In November, the Institute of Biomedical Science (IBMS) and the National Institute for Biological Standards and Control (NIBSC) hosted a joint webinar on the use of quality control (QC) materials in diagnostic testing.
Attendees then received some ‘top tips’ from Clare Morris, a specialist in the development of international standards for use in clinical diagnosis, for selecting the most suitable quality control materials for their assays. She explained the differences in control materials, from QC materials to highest order calibrators and the format of the material itself, how they’re made and characterised.
The final session presented by NIBSC scientist David Padley provided practical advice on monitoring QC data covering the use of Levey-Jennings charts and Westgard Rules, and what to look out for when analysing your data. He discussed the use of Levey-Jennings plots to provide “a graphical representation of your data that can indicate whether a lab test is performing consistently and correctly. Plotting your mean and standard deviation also makes it easy to see if runs are valid or invalid ”
The webinar closed with an interactive Q&A session that allowed delegates to pose their questions on topics such as the suitability of different control materials and issues with data monitoring to the speakers.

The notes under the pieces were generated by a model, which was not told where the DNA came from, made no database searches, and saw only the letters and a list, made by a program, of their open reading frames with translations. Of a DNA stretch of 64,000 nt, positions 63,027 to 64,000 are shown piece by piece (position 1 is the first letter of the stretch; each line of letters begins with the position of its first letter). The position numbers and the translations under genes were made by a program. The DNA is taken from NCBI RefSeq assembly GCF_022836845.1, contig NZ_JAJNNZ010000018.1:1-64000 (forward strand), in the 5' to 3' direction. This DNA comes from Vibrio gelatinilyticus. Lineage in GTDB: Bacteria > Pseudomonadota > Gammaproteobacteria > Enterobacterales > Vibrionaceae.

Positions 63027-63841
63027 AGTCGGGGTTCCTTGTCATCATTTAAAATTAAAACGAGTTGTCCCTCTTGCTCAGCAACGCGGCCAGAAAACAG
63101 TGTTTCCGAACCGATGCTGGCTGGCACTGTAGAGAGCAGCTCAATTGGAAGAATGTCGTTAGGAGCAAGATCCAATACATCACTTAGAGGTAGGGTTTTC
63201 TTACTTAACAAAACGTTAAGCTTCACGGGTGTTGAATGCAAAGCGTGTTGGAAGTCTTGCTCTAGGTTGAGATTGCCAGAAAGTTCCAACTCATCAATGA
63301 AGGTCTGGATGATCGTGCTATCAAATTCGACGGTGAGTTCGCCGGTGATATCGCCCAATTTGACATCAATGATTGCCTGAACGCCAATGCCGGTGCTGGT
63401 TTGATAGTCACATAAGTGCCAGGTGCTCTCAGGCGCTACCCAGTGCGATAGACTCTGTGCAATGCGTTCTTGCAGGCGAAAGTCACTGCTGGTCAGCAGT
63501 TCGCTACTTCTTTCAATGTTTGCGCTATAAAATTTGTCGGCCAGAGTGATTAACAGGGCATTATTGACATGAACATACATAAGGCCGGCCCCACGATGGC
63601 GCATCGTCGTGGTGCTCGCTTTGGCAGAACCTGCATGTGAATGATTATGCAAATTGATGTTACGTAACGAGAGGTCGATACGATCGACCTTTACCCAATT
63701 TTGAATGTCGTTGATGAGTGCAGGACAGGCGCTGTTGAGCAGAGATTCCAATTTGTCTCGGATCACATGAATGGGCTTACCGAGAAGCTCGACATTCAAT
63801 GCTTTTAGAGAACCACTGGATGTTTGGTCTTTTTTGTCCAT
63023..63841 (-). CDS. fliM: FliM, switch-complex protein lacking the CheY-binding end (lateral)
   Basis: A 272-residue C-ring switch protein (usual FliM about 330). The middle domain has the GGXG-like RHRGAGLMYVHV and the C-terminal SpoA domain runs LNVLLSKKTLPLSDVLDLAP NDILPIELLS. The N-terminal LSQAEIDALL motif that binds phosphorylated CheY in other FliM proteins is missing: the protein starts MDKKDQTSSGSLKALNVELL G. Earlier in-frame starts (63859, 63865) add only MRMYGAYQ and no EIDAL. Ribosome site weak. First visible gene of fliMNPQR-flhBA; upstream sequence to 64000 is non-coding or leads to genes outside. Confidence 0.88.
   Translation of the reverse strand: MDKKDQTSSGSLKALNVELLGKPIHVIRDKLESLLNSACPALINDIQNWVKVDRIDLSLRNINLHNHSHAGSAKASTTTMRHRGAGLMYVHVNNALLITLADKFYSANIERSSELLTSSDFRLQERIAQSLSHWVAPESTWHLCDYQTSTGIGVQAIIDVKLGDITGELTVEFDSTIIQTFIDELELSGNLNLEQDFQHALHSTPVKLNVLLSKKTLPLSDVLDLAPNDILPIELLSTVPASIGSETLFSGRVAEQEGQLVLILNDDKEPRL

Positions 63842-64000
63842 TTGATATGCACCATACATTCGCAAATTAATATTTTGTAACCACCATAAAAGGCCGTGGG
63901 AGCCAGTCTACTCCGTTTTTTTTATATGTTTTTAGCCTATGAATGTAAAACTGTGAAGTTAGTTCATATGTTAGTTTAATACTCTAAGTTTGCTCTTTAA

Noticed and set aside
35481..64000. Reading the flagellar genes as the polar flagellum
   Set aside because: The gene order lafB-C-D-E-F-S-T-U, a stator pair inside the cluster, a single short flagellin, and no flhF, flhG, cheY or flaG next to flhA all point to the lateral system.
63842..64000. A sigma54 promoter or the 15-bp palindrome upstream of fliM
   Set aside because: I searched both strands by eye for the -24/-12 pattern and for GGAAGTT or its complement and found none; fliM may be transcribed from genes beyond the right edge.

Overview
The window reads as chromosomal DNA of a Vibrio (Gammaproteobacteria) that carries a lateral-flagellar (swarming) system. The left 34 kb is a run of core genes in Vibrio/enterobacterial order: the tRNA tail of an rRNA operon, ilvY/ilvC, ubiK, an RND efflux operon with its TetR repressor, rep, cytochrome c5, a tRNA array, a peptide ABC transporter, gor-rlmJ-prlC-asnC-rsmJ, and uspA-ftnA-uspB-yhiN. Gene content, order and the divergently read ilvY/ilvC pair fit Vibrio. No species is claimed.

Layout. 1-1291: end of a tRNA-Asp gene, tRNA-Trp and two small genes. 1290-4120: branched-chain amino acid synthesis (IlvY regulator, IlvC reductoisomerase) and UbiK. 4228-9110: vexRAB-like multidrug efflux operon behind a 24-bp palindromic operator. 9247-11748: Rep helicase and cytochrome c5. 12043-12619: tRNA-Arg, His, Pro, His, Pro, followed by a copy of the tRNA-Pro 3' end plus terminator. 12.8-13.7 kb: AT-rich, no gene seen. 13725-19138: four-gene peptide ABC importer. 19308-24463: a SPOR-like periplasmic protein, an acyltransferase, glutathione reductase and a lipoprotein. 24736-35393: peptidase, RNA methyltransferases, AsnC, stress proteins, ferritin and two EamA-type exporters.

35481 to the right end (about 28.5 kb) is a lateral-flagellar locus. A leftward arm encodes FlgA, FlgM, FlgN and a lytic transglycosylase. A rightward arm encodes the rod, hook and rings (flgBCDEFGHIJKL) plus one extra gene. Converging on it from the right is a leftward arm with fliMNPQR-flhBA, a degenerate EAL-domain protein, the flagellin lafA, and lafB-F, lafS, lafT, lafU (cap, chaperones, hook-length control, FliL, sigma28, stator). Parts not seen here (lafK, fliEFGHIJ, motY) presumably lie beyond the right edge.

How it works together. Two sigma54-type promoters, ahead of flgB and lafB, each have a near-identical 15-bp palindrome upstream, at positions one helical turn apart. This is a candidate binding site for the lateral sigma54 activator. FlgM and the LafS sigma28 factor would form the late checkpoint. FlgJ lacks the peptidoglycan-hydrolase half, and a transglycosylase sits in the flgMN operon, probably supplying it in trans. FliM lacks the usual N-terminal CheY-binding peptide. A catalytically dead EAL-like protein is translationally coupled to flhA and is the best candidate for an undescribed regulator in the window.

Clare Morris, Scientist at NIBSC commented: “As global leaders in the production of standards and quality control materials, we were excited for the opportunity to share our knowledge with the scientists working hard to deliver diagnostic results on a day-to-day basis. Ultimately, better QC processes will lead to more accurate and reliable diagnostic results and offer greater benefits for patients.”
IBMS Deputy Chief Executive Sarah May added: “We regard this collaborative webinar with the NIBSC as a highly valuable opportunity to bring information and learning to our profession in an easily accessible manner.The presentations provided important insights on quality control materials that will help all those who are working to ISO accreditation standards. It addressed the challenges faced by laboratory staff and provided the opportunity for discussion and engagement with experts.”
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